Now, a mustard seed is small. Tiny. That’s kind of the point. Yes the seed has the potential to grow, and yes, mustard is one of those plants that can take root and can spread everywhere, and yes, Jesus also said once that the kingdom of God is like a mustard seed. But the seed itself is tiny. And the disciples want to have big faith, more faith, strong faith, powerful faith, super-sized faith. Jesus tells them that what they need is faith the size of a mustard seed.

What is that tiny seed of faith that Jesus is talking about?

Lots of people have puzzled over Jesus’ words, beginning with those apostles. I puzzle over them too, not exactly sure what Jesus means here. But this week as I was going over the readings, I was struck by the contrast between the words of Lamentations and the words of the gospel. Lamentations talks about the faith of God as great – Great is your faithfulness. The gospel talks about our faith as being as tiny as a mustard seed. Great and tiny. God and us.

And as I thought about this, I had an idea. What if the tiny faith that we need is simply this: to trust in God. To have faith in God’s faithfulness.

We don’t need to do great things. We don’t need to have theological degrees. We don’t need to be heroes. We do need to be people who trust God. People who can say great is your faithfulness. People who have faith that God’s steadfast love never ceases and his mercies will never come to an end. A people who knows that it is God’s people, that we are God’s children. People who know that God has promised to be with us always and who trust that God will be faithful to that promise.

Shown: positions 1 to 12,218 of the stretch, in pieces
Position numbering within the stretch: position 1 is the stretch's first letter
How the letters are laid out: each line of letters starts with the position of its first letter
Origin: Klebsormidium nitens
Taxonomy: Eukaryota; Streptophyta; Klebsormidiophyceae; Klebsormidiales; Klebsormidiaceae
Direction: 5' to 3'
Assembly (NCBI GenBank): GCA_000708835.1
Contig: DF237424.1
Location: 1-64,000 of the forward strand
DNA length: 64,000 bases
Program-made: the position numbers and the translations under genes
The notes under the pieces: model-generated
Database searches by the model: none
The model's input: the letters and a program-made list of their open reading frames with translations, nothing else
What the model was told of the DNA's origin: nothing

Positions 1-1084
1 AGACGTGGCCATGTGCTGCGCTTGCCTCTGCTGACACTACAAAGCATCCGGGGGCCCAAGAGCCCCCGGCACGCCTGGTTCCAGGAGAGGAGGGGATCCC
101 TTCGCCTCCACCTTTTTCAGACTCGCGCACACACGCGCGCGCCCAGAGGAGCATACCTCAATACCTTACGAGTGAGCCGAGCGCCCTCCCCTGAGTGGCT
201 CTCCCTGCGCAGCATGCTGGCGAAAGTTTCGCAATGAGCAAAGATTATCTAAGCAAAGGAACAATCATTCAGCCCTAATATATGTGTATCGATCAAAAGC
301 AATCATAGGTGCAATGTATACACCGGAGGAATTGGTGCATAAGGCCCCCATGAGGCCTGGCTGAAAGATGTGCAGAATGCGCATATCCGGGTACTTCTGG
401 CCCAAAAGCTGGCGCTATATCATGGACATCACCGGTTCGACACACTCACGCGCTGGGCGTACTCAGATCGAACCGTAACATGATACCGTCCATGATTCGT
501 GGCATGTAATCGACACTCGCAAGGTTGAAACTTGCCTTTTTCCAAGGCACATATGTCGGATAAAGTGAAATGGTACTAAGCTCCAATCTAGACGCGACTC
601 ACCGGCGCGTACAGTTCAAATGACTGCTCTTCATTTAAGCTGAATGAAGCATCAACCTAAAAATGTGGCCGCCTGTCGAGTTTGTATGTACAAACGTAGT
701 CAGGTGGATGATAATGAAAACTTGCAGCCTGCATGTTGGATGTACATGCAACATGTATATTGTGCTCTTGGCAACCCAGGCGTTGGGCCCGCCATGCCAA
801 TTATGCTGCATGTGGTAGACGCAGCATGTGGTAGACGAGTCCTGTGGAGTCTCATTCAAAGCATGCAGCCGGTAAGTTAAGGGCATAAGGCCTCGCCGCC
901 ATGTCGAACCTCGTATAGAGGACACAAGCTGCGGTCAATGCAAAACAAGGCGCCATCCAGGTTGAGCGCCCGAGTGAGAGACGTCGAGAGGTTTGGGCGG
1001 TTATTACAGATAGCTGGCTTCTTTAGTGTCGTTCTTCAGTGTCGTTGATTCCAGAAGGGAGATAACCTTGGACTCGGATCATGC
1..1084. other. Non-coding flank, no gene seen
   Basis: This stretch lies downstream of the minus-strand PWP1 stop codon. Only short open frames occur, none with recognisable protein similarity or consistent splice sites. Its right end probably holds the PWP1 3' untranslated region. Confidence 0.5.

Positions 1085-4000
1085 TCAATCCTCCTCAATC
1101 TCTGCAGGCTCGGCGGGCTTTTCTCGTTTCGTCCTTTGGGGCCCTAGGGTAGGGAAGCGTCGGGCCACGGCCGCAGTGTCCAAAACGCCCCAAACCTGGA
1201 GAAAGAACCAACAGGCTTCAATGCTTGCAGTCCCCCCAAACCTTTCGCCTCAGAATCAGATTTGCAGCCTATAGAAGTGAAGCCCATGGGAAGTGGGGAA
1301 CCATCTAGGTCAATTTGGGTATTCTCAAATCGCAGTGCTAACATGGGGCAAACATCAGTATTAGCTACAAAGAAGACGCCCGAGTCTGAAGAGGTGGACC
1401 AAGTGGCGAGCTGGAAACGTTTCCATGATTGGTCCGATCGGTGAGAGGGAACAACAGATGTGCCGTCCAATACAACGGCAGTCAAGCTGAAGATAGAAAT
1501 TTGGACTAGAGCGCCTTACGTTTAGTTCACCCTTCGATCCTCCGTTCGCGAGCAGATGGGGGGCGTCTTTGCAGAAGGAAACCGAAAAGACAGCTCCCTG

It is God’s faithfulness that really matters, it’s God’s faithfulness that is great. We are invited to trust in God. That’s the grain of faith that we are called to. It is simple. It is as tiny as a mustard seed. But with that tiny seed planted in us, living in us, growing in us, we become participants in God’s faithful presence in this world. And we can choose hope. And God working in us can do infinitely more than we can ask or imagine.

Even when the thought of affliction and homelessness is wormwood and gall, when my soul continually thinks of it and is bowed down within me, this I call to mind and therefore I have hope:

Great is your faithfulness.


Homily. St. Al’s@5. Oct 2 2016. Community Ministries Sunday

Readings: Lamentations 1.1-6, 3.19-26; Luke 17.5-10

Image by Michael_Swan (Creative Commons)